Universities have been raked over the coals in recent years with multiple media exposés of preponderance of sexual assault on campus. The issue is gaining momentum and with the increased attention, schools are responding with more concentrated efforts to prevent and respond to on-campus sexual assault.
As both a student and a sexual assault nurse, I have a very particular lens through which I analyze my own campus’ response to sexual assault. Full disclosure – I have not been sexually assaulted as a student, so I cannot speak to the process as an actual survivor, only as a student who understands the process of reporting a sexual assault and ideal evidence collection procedures.
The University of Illinois at Chicago (UIC) has a specific page for Sexual Misconduct including the university’s sexual misconduct policy, crime definitions, and links to report incidents of sexual assault. When I clicked the link to report an incident, I was surprised to see the first section listed was to contact the UIC Title IX coordinator. As a sexual assault nurse, I know time is of the essence with sexual assault. Certain date rape drugs are metabolized within hours and obtaining a urine sample ASAP is extremely important for detection. Evidence on the survivor’s body also can degrade, be washed off, or lost as time passes. Not to mention injuries sustained as a result of the attack should be evaluated as quickly as possible and if a survivor needs a “morning after pill”, the sooner she takes it, the less likely she is to become pregnant. My first recommendation to a survivor of sexual assault would be to contact the actual police department and not campus police, or go straight to an emergency room. Under the Sexual Assault Survivors Emergency Treatment Act (SASETA), every ER in the state of Illinois must either provide treatment and evidence collection for survivors of sexual assault or transfer the victim to a location that will — and that visit is covered by the State if you do not have health insurance.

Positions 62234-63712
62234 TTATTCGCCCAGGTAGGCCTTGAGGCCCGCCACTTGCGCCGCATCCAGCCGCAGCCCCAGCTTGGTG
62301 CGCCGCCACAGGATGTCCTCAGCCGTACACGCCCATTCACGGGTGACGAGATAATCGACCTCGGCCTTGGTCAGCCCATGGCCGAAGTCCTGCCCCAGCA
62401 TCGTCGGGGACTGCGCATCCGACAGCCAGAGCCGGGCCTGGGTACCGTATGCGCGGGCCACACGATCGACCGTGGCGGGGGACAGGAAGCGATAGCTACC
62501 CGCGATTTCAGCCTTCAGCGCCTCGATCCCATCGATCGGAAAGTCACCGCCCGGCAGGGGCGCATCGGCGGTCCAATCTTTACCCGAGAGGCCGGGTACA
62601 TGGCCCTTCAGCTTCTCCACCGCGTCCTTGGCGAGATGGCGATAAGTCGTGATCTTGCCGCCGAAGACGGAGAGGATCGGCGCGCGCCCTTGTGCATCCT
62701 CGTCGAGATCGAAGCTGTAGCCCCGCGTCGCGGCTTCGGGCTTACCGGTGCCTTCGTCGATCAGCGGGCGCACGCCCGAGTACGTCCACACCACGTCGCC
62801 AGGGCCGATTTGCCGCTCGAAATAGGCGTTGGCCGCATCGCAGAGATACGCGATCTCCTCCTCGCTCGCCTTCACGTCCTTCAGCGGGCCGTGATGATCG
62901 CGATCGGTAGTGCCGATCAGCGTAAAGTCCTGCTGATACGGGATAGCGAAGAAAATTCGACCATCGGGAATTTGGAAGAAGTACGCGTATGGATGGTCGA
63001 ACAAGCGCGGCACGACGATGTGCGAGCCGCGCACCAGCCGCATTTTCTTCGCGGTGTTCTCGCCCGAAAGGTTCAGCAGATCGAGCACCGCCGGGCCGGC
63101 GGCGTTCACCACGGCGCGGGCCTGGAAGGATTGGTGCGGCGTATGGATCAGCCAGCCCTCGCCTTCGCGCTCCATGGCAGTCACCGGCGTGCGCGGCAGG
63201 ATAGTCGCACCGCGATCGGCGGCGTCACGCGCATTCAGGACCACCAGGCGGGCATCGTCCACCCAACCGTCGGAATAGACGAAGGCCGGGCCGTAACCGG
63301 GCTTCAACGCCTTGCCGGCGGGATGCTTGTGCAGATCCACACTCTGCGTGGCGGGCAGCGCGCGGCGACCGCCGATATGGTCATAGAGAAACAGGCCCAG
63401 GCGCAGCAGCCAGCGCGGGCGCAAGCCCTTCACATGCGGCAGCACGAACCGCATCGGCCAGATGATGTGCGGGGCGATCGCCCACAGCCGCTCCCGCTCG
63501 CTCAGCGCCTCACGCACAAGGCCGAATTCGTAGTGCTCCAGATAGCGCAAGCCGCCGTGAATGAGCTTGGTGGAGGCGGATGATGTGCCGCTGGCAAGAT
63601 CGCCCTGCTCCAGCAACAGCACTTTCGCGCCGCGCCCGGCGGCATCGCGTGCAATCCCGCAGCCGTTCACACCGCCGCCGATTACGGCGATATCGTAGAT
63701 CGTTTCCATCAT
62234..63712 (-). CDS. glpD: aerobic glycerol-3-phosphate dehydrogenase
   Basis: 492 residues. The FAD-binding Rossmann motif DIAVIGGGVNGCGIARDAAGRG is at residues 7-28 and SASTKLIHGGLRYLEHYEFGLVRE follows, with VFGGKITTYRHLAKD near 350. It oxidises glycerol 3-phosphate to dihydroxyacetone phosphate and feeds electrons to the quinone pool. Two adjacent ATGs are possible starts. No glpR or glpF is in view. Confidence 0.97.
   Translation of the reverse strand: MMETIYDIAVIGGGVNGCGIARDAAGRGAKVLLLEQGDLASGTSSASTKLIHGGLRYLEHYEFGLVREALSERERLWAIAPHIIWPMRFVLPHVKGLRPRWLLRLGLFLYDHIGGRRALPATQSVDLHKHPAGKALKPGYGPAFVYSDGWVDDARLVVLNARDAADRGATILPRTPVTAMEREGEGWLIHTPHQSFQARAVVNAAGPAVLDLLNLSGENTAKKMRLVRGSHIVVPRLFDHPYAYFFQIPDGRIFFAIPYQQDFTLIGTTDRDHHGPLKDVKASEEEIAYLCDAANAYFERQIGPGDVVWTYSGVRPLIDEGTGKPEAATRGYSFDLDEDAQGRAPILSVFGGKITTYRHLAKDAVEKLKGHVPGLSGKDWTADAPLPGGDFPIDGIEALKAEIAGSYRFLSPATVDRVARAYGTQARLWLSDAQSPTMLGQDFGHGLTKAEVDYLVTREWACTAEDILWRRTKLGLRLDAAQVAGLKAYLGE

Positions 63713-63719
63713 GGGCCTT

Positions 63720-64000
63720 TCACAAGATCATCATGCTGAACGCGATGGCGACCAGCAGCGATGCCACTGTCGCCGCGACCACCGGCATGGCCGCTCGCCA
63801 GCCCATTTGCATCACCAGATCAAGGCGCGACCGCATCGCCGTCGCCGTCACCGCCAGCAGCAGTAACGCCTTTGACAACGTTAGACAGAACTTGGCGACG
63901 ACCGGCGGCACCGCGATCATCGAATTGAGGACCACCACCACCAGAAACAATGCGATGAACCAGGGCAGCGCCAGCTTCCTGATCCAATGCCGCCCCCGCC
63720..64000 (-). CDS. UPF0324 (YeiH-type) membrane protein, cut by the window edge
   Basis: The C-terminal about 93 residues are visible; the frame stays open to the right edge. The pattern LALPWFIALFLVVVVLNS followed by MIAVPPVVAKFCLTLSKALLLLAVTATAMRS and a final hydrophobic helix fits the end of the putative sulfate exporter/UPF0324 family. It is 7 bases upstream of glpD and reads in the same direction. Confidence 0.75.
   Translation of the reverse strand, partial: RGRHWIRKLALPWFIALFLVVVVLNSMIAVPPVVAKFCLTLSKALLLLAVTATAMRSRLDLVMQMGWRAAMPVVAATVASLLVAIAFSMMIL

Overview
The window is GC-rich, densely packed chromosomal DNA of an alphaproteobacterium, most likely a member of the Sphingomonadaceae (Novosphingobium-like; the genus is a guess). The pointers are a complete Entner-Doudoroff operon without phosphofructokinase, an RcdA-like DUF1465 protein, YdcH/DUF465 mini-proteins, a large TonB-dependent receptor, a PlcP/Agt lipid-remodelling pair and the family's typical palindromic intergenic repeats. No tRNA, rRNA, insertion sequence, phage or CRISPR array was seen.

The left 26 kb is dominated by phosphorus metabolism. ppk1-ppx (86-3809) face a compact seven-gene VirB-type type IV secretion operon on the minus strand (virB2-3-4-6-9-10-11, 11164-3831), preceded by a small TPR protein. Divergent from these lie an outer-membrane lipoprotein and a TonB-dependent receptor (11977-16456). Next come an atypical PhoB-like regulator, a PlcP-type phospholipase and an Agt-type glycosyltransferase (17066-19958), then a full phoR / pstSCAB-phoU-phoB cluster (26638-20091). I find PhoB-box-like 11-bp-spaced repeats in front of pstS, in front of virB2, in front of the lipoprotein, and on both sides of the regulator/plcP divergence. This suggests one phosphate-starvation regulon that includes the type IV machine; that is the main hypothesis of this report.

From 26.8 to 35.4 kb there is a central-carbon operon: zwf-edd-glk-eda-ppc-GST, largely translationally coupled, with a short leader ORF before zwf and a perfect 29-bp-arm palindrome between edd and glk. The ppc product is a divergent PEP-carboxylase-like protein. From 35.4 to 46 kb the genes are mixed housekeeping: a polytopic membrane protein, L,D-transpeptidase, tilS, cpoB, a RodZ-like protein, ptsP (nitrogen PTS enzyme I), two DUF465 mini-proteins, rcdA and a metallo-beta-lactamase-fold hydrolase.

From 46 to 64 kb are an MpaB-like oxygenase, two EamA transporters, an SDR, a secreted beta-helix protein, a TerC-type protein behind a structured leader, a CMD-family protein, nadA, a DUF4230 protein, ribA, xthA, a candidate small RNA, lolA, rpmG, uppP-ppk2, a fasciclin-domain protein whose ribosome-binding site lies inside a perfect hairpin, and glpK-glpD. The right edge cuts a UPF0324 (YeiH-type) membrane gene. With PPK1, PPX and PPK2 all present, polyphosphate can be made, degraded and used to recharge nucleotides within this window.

The campus sexual assault systems are connected to how justice is handled on campus and not in a court of law. The university’s responsibility is to enact disciplinary procedures to perpetrators of sexual assault, and to provide protection to, and accommodation for, survivors of sexual assault. While I applaud universities for creating systems for reporting sexual assault to campus authorities, I stand by my position that anyone who has been sexually assaulted should call 911, contact the local police department, or go to the nearest ER as the first step post-sexual assault. There is time after the police and hospital nurses and physicians are done taking care of a survivor for her/him to report to campus authorities.
In addition to the importance of timing in evidence collection from and medical treatment of a survivor, there has been a track record amongst some universities who have impeded the process of justice for victims either intentionally or by misunderstanding how to handle the situation. Patients and friends always ask what I would do in a given situation, and that is impossible to know until you are actually in that situation. I imagine if I were personally sexually assaulted on campus, the first thing I would do is call someone I trusted, the second thing would be to go to an ER where I knew a sexual assault nurse would be working, and from there call an organization like Rape Victim Advocates. After the dust had settled, I would contact campus authorities as directed on my university’s website, which fortunately, appears to be a very clear pathway to filing a campus report. There is no black and white, right or wrong for reporting, and each survivor needs to do what makes her/himself feel most comforted and safe in the wake of being attacked. Know that whatever you do, whatever path you take after being assaulted, you are not alone and there are people waiting to help you. Even if it takes a little while to find the good ones.
Sexual Assault Nurse Examiner, Certified Nurse Midwife, Ph.D. Student, Fearless Feminist